The public's power to borrow is most important in emergencies, when there are pressing needs that simply can't wait. If we are ever attacked by a foreign power, we need to win the war first and pay for it later, just as we did during the Revolution. You don't wait to repel an invader until you've saved up for ammunition; if you do, it will be the invader collecting next year's taxes anyway. The same goes for responses to terrorist attacks or natural disasters. Cleaning up September 11 could not wait until the next April 15. Hurricane relief can't wait until we've moved other things around in the budget. And when the Mississippi floods, you have to stop the waters while they're rising, not when you've saved enough in this or that government account.

If politicians feel that the government debt has grown too high, they should consider raising revenues to pay for the programs they've voted for, rather than playing shenanigans with arbitrary "debt ceilings." (The debt ceiling doesn't prevent Congress from putting the government into debt; it just prevents the Treasury from issuing the bonds that keep the country running. It's like sending your kids to the market for a hundred dollars of groceries, handing them forty dollars, and forbidding them to let the store put the rest on account.) What the "debt ceiling" does is prevent the government from responding appropriately to emergencies when it's too close to whatever the artificial magical number is. What would we have done if, God forbid, there had been an earthquake and tsunami in California last month, when the Treasury had officially "exceeded its borrowing authority" and Congress was dithering around? Making it illegal to borrow for present needs, no matter the severity of those needs, is reckless and irrational.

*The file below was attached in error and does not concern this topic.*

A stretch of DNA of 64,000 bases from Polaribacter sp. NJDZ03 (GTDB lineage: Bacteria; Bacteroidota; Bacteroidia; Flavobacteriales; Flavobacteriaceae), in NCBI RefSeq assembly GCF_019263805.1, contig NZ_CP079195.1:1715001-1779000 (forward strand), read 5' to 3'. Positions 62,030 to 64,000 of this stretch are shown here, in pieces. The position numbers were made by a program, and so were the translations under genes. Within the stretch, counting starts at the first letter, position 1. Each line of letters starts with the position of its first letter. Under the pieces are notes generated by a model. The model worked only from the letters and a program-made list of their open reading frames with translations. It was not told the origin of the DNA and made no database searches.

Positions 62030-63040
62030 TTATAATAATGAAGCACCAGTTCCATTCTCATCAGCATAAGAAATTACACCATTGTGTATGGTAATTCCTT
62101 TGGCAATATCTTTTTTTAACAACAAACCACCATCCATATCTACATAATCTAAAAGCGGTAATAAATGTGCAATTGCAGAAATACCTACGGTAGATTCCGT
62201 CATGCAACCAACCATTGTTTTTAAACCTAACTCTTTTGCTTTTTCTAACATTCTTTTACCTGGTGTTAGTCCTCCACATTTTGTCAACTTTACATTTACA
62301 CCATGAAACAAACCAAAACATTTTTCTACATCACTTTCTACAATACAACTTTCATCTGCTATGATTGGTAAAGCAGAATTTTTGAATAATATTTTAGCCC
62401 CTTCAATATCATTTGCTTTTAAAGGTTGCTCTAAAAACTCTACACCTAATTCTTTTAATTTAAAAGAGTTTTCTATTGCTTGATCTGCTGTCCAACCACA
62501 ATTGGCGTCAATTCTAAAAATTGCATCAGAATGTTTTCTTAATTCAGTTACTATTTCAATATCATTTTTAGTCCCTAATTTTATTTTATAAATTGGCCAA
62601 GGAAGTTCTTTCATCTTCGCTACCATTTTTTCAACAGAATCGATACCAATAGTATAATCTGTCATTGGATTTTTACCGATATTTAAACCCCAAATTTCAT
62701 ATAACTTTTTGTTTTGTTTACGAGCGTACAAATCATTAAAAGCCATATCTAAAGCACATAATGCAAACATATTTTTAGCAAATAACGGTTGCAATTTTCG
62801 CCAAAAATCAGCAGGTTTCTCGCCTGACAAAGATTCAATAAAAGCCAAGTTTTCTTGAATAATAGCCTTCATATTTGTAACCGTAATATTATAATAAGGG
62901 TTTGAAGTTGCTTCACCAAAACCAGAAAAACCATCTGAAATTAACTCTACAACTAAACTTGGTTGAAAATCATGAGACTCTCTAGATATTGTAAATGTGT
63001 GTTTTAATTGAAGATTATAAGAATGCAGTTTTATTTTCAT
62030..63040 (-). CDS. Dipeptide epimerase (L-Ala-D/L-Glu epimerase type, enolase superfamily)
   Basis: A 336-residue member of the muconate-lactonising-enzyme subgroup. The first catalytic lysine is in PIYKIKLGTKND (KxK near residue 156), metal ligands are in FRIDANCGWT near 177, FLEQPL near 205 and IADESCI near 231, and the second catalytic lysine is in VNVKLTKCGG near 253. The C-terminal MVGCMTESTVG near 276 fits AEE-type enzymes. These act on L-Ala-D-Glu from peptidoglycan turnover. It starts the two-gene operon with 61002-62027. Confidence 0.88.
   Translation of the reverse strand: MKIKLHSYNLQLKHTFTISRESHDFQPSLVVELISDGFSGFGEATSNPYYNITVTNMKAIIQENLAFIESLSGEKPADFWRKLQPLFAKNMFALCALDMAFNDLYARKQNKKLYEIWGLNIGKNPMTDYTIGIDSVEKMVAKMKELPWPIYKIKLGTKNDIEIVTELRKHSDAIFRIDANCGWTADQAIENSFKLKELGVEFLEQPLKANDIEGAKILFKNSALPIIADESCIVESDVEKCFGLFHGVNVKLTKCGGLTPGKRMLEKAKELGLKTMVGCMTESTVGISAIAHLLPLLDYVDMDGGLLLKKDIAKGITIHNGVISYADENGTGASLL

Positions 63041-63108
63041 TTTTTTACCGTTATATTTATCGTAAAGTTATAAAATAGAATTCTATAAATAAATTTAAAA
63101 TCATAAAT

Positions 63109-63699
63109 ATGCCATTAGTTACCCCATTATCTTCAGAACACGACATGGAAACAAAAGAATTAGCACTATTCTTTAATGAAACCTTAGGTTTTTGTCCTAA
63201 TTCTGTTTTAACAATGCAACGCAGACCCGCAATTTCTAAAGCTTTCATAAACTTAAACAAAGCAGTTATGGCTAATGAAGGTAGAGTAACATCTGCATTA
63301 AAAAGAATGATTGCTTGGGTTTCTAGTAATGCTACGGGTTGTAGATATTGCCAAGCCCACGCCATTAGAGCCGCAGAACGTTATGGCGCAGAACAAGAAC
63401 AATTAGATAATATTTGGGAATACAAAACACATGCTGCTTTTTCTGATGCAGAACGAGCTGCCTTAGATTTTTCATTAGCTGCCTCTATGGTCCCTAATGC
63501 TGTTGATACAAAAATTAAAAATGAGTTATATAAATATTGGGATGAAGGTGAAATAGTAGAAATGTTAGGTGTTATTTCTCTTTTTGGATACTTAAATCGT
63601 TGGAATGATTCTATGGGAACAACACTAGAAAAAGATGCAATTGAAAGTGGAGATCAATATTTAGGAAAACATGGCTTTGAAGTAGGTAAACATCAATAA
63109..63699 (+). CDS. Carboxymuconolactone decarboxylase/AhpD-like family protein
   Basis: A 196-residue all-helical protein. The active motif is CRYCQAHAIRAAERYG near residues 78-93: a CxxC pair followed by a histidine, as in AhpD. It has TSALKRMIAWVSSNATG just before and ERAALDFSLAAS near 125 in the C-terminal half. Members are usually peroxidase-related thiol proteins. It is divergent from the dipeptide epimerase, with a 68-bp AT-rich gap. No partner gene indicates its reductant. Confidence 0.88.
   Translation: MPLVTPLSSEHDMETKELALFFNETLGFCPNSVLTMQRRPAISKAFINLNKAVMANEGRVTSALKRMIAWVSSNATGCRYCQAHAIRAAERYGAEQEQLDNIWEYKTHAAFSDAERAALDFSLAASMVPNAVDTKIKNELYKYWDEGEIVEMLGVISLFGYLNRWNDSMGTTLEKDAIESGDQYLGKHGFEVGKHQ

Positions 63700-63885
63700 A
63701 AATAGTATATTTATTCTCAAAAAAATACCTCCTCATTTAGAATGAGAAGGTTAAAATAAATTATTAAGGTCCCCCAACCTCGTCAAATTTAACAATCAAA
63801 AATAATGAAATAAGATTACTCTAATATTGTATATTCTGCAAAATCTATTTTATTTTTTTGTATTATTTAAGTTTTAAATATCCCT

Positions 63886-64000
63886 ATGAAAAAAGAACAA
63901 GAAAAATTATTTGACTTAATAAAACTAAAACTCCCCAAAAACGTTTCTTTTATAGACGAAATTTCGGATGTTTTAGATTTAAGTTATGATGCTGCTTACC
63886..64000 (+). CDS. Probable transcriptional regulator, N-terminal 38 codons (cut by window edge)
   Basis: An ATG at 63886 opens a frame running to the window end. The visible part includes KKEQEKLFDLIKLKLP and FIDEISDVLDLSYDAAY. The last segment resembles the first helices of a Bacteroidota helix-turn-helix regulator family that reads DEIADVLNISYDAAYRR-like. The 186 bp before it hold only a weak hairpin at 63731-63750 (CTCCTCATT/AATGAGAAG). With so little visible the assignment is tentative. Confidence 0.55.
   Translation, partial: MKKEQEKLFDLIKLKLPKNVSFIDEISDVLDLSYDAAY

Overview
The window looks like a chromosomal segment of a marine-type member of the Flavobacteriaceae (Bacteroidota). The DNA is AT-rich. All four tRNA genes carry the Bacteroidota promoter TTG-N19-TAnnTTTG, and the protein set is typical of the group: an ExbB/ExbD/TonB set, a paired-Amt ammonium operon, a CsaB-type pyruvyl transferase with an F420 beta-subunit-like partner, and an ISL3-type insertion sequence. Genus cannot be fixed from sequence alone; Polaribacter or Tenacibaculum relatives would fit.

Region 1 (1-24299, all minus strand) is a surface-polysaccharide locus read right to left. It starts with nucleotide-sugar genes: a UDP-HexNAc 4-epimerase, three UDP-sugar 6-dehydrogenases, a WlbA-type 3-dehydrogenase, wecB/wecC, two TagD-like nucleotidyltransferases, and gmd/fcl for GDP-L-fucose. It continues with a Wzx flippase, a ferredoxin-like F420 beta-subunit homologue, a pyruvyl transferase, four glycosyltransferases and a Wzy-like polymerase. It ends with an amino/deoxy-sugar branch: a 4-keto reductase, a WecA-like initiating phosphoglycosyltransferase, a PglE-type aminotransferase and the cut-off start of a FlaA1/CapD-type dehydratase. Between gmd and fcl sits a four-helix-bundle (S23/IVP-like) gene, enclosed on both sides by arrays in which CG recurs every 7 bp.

And what would a federal balanced budget amendment do, except render the federal government permanently unable to respond to any event that hadn't been explicitly written into the budget eighteen months in advance? Surely, no one can believe that a "balanced" annual budget would not have every possible penny of the year's revenue spent in advance. The political process would demand that all of the year's revenue be spent, either directly or in tax rebates; if it would really take a Constitutional amendment to keep lawmakers from spending more than that, we should always expect that they will spend every cent that they are able. And how then would a "Budget-Balancing" United States respond to an unexpected military threat, or natural disasters, or any other crisis? How would it be able to respond even to a sudden economic downturn, which would unexpectedly lower the government's incoming tax revenue and throw the budget out of balance in the middle of the year. Imagine, for example, that the country underwent a massive financial crisis followed by a long economic slump while we had two separate armies fighting overseas. I know you can picture it if you try.

If the Republicans had passed a balanced-budget amendment back in 2005, when they had the White House and both Houses of Congress, our nation would likely have gone bankrupt in 2008, unable to deal with the banking crisis or to pay and supply our soldiers in Afghanistan and Iraq. We are lucky that no such suicidally absurd provision appears in our Constitution. And we are lucky that Alexander Hamilton long ago set us on a wiser and sounder path.

God bless the national debt, I say. I am grateful for its role in keeping our country healthy, safe, and sound. And may the credit of the United States extend without blemish for a thousand years.